“The Traditional image of life in tented sprawling camps no longer tells the full refugee story.”
– Hidden and Exposed: Urban Refugees in Nairobi, Kenya
Coinciding with the end of UN-HABITAT’s 5th World Urban Forum
, a new report and associated video, Hidden and Exposed: Urban Refugees in Nairobi, Kenya
, have been released by the Humanitarian Policy Group
(HPG) at the Overseas Development Institute
(ODI) and the International Rescue Committee
Hidden and Exposed removes the cloak of migration stereotypes and provides an unfiltered look at urban migrants’ struggle for daily survival. Focusing on seven neighborhoods with high refugee concentrations in Nairobi, the authors — through qualitative interviews and secondary data — found a unique, challenging urban environment for thousands of refugees. Aid and development groups often overlook these urban refugees, instead favoring work with traditional established camps on the urban periphery.
The HPG found that Nairobi’s 46,000 registered refugees represent a diverse mix of ethnic groups and nationalities, all trying to secure economic independence and security. While much research has been devoted to the traditional concept of displaced migrants in centralized ex-urban camps, such as Dadaab in Eastern Kenya, urban dwellers are just as vulnerable to insecurity, poverty, and harassment. With nebulous legal rights, facing discrimination and protected by only fragile support systems, the refugee community in Nairobi finds itself in a precarious situation.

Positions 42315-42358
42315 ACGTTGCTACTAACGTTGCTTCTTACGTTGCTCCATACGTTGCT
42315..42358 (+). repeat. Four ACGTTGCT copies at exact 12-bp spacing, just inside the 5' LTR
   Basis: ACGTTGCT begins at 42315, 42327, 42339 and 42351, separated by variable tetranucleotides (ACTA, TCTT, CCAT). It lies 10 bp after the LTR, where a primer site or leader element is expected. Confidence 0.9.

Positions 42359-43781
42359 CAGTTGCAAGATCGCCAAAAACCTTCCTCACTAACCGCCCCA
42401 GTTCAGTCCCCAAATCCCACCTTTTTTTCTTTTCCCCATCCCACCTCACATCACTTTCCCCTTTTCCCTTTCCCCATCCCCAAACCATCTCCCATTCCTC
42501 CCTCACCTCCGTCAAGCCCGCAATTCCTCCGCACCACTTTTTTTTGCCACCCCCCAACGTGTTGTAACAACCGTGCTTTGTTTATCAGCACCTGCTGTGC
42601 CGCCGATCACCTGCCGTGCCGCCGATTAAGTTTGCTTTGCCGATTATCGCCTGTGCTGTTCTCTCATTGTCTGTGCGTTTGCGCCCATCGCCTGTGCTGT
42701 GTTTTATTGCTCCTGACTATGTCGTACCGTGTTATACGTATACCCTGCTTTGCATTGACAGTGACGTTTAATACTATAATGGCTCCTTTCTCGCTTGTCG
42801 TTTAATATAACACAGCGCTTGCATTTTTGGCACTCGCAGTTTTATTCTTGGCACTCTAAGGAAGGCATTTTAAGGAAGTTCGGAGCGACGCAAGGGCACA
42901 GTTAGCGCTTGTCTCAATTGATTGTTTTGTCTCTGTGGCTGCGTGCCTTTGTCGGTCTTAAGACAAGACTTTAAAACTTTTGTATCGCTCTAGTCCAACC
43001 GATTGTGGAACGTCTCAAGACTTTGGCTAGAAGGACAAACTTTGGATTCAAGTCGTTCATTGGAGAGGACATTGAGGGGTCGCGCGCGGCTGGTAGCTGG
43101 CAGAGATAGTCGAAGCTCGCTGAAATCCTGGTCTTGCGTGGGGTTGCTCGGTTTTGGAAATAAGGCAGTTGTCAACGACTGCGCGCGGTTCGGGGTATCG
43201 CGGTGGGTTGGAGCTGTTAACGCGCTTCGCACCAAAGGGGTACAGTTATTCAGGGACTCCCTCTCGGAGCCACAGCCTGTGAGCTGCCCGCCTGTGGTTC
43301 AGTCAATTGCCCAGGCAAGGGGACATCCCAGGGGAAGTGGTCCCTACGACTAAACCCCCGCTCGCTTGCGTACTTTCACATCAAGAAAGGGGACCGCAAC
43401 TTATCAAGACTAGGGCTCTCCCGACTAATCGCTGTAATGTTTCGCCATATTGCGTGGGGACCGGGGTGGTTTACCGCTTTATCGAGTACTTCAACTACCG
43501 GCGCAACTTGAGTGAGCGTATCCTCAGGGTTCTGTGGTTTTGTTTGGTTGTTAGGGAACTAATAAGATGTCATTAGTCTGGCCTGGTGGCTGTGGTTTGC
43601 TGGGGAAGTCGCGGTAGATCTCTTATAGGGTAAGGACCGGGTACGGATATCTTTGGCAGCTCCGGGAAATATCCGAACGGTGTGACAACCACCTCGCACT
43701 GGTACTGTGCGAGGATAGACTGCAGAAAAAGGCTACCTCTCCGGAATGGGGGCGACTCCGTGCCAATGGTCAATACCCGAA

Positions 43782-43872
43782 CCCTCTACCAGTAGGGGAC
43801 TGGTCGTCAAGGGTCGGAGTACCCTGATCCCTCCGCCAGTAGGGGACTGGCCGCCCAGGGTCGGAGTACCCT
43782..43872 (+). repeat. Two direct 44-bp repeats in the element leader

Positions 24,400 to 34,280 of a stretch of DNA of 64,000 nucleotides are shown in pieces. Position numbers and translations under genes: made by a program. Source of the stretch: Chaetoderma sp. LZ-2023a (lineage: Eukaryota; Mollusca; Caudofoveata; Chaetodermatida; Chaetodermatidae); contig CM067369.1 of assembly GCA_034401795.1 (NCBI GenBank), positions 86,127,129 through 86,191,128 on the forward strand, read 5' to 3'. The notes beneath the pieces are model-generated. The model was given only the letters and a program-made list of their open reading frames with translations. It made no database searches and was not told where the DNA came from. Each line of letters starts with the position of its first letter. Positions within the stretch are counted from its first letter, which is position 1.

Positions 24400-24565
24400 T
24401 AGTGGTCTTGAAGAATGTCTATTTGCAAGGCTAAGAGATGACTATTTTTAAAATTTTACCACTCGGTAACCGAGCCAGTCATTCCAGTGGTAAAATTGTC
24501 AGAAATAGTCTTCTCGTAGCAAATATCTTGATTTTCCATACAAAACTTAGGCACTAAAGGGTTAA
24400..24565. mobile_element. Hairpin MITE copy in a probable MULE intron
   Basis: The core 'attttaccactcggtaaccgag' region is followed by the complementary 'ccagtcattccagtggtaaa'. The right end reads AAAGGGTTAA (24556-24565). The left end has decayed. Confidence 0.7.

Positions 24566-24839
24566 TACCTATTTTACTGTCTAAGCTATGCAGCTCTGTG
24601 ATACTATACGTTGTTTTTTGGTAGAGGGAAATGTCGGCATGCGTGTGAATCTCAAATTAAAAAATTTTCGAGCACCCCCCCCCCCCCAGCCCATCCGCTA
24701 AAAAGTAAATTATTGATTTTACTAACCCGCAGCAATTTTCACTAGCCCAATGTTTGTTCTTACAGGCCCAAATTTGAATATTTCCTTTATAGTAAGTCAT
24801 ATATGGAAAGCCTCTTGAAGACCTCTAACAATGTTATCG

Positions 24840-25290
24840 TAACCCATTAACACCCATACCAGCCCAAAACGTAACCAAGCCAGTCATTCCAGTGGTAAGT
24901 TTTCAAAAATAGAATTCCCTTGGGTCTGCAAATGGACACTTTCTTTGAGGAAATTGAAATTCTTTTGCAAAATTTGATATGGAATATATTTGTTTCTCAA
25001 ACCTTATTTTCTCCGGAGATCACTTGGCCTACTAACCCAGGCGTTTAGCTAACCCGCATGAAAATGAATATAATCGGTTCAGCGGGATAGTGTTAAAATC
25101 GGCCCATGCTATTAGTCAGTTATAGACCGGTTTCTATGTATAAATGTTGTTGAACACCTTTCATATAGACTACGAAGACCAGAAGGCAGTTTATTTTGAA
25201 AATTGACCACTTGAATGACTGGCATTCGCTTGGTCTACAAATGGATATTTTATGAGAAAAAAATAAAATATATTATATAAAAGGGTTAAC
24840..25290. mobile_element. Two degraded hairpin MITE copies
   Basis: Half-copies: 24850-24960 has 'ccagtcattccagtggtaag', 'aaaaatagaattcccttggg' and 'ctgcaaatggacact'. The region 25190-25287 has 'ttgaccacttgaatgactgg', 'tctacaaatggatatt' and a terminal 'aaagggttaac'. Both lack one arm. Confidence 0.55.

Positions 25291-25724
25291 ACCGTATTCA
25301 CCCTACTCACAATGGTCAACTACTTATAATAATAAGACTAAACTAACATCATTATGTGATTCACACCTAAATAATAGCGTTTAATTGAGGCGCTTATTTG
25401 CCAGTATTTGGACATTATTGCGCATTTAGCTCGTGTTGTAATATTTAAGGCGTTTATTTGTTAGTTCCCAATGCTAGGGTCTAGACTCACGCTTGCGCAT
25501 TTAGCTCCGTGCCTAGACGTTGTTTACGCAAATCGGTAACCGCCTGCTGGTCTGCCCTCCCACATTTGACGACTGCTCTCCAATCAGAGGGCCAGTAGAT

In light of the challenges, the research team at HPG offered three basic recommendations as initial steps:
- Address confusion over legal rights to prevent issues of police harassment and community violence.
- Target a subset of donor funds for training local police forces and government agencies.
- Establish partnerships between the UNHCR and the Kenyan government to improve the latter’s Refugee Status Determination System.
- Funnel humanitarian and development aid toward legal aid services while also using innovative strategies to increase dialogue between urban refugees and the surrounding Kenyan communities.
3. Service Delivery:
- Carry out surveys to better understand the Nairobi urban economy, including the informal sector.
- Support the government of Kenya in their efforts to help urban refugees to become self-reliant.
- Recognize the transition of refugees from sequestered camps to urban areas and develop an effective response.
- Secure Kenyan government permission for the issuance of work permits for refugees.
Fleeing conflict and attracted by the possibility of better jobs, services, or security, thousands of refugees have sought new lives in Nairobi. Yet the reality for many urban migrants is an existence burdened with inadequate assistance, a precarious legal status, and economic and physical insecurity. Through the implementation of these recommendations, HPG hopes to draw attention to these hidden refugees, and offer them the hope of improved livelihoods and effective security.
- Design aid models to address the unique challenges faced by urban refugees in Nairobi.
- Ensure coordinated and comprehensive services, in conjunction with the Kenyan government and international organizations, to address the needs of the urban refugees and the surrounding communities, with particular attention granted to refugee women and girls.